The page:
No Long Queues…



With increasing pressure on limited resources due to the ever rising
population and the static character of organizations, providing public service
has become a challenging task for governments. The recent proliferation of mass
media and information technology in day-to-day life has made governance even
more difficult. The exposure to happenings around the world has increased
citizens’ expectation from local governments. In order to cope up with such
challenges, governments have been adopting the new philosophy of “ART”
i.e. accountability, responsiveness and transparency at the point of delivery of
public services and utilities.

Problems confronting citizens

A recent appraisal conducted by Centre for Media Studies (CMS) among eleven
key departments in Delhi found that the non-availability of information on
service standards, indifferent staff attitude, procedural delays as well as the
non-availability of correct information on various services are major problems
confronting citizens. The departments surveyed included industry, excise, the
Delhi Vidyut Board, the Delhi Jal Board, sales tax, education, social welfare,
health, food and civil supplies, transport and public works.

Citizens’ Charter

To resolve the above problems, several state and central
government departments in India have adopted the Citizens’ Charter approach in
the last four years. The Citizens’ Charter aims to provide information about
the services offered by each department and sets up standards for an open,
transparent and accountable government at all levels. From the citizens’ point
of view, it aims to raise standards of the government service and make services
more responsive to their needs.

Despite the noble intentions, the Citizens’ Charter
approach has failed to achieve its objectives in India. This is where
information technology could play a major role in successful and effective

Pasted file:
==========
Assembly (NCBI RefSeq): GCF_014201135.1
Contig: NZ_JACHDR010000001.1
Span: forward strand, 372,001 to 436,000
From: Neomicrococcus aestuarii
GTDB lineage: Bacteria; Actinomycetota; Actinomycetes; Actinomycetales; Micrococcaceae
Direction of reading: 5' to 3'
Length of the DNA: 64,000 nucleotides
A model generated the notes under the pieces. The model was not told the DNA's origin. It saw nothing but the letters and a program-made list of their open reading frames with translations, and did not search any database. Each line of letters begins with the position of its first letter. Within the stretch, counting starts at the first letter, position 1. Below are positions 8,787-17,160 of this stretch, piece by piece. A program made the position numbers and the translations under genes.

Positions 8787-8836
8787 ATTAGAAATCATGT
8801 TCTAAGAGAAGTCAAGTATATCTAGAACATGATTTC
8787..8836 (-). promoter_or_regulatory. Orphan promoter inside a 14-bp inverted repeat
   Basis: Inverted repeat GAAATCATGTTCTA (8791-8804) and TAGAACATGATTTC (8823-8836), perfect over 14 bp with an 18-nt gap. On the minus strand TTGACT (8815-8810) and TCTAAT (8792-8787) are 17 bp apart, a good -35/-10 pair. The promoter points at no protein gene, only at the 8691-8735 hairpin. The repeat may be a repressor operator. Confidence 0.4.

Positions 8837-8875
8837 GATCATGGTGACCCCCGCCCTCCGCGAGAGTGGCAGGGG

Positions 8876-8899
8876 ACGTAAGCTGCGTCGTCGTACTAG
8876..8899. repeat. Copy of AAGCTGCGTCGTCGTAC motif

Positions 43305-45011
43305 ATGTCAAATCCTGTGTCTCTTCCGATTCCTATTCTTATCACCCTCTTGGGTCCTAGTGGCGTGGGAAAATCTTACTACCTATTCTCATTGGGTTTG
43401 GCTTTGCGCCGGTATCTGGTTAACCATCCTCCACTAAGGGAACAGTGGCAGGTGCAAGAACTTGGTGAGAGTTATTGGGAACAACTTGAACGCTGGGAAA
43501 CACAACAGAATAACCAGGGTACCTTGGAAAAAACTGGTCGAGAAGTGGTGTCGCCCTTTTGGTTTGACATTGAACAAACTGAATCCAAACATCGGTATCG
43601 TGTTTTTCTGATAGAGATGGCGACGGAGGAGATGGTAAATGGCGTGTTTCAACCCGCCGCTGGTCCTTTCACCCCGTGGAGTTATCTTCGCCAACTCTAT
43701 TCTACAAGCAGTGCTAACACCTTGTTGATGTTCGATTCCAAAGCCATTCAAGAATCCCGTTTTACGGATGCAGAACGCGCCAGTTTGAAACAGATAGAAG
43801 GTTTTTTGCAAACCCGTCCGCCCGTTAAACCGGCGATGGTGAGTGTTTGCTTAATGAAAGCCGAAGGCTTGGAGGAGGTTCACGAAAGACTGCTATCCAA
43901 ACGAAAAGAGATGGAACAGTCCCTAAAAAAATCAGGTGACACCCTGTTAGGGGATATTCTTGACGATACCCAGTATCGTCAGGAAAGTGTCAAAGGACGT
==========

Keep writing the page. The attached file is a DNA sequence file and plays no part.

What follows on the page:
implementation of charters. One of the major reasons for failure of the Citizens’
Charter is the limited use of IT in solving citizens’ problems. In fact, an
appraisal study conducted by the Center for Media Studies found that more than
80% of citizens are not aware of the services rendered by the departments. No
wonder then that many citizens end up using alternate channels of agents and
brokers to get work done in government departments.

Key implications of e-services

The success of IT will depend on the following aspects: Each
public service department will require an IT strategy to enable the department
to improve the efficiency of the internal and the external process. Further, the
online government services require support from the citizens. It requires a
mindset change in public attitude towards using the services electronically. The
exposure to the Internet will play a key role in accepting online government
services.

Another area of concern will be the accessibility and usage
of computers. In India, high costs of PC and related hardware and low speed
connectivity will remain a bottleneck. Further, a low literacy rate among poorer
citizens and older generation will be of concern. People with little exposure to
technology will still prefer face-to-face contact with the departments.

Citizens could overcome the technology barrier with the
introduction of interactive kiosks at different government departments. The
focus should be on delivering services using different platforms like computers,